Anders Breivik, an anti-Muslim neo-Nazi, killed 77 people in Norway’s worst peaceful atrocity in July 2011.
A Norwegian court ruled on Tuesday that far-right attacker Anders Bering Breivik, who killed 77 people in 2011, should remain in prison, saying there remained an “obvious risk” that he would return to the behavior that led to the massacre.
Breivik, an anti-Muslim neo-Nazi, killed 77 people in Norway’s worst peaceful atrocity in July 2011.
Last month, Breivik faced a three-judge telemark hearing for early release before Telemark District Court, where he professed white views and shone Nazi salutes on the opening day of the hearing, while claiming he had renounced violence.
However, the court said he remained a potential threat, saying Breivik could not believe his words when he said he would no longer commit acts of violence.
“The risk of violence is real and significant and is equal to what it was when (Breivik) was first convicted,” the district court said in a unanimous verdict.
“His assurances and honesty are of little value, even if he has to keep in mind what he says the moment he says it,” the judges wrote.
Based on the court’s findings, it is unlikely that Breivik will be able to adjust to life outside prison at this time, and the risk of recidivism is significant, the judges wrote.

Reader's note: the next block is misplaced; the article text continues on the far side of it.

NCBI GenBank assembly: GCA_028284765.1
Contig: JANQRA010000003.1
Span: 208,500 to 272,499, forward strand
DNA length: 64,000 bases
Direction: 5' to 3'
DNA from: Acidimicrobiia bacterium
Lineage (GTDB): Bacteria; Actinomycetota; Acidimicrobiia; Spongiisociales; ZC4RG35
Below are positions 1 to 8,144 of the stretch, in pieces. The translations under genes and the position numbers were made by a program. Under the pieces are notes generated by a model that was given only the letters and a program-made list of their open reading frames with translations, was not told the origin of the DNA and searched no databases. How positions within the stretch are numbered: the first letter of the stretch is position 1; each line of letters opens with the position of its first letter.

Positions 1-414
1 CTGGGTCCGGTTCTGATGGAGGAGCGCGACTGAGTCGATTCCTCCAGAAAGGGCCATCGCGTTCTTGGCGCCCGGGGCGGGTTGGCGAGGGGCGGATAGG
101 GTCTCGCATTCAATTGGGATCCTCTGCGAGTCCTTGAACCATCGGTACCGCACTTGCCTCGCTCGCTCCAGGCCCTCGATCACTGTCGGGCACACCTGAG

“Very dangerous man”
Breivik is serving a maximum of 21 years in Norway for detonating a bomb in Oslo’s government district and carrying out a massacre at a summer camp for left-wing youth activists.
He was declared sane in the trial against him, although the prosecution claims he is a psychopath.
He did not appeal his sentence, but unsuccessfully sued the government for human rights abuses, denying him the right to associate with supporters.
Breivik could be detained for more than 21 years under a provision that allows authorities to keep criminals in prison for as long as they consider a threat to society.
During a hearing last month, prosecutor Hulda Karlsdottir said Breivik was still “a very dangerous man” and “did not show any real remorse in court.”
The Norwegian news agency NTB quoted Karlsdottir as welcoming the decision as “well-founded”.
A psychiatrist who has been monitoring him since 2012 testified that Breivik could not be trusted, while a prison official told the hearing that “there is an immediate danger” that if released, Breivik will commit serious crimes again.
Breivik’s lawyer, Oystein Storvik, said his client had to be released to prove he was reformed and no longer a threat to society, and that could not be proven while in complete isolation.
Storvik called it a “paradox that a person is treated so badly in prison that he never gets better.” He never goes out. “
Tuesday’s decision can be appealed. Norwegian TV2 quoted Storvik as saying that Breivik would appeal the decision. The lawyer was not immediately available for comment.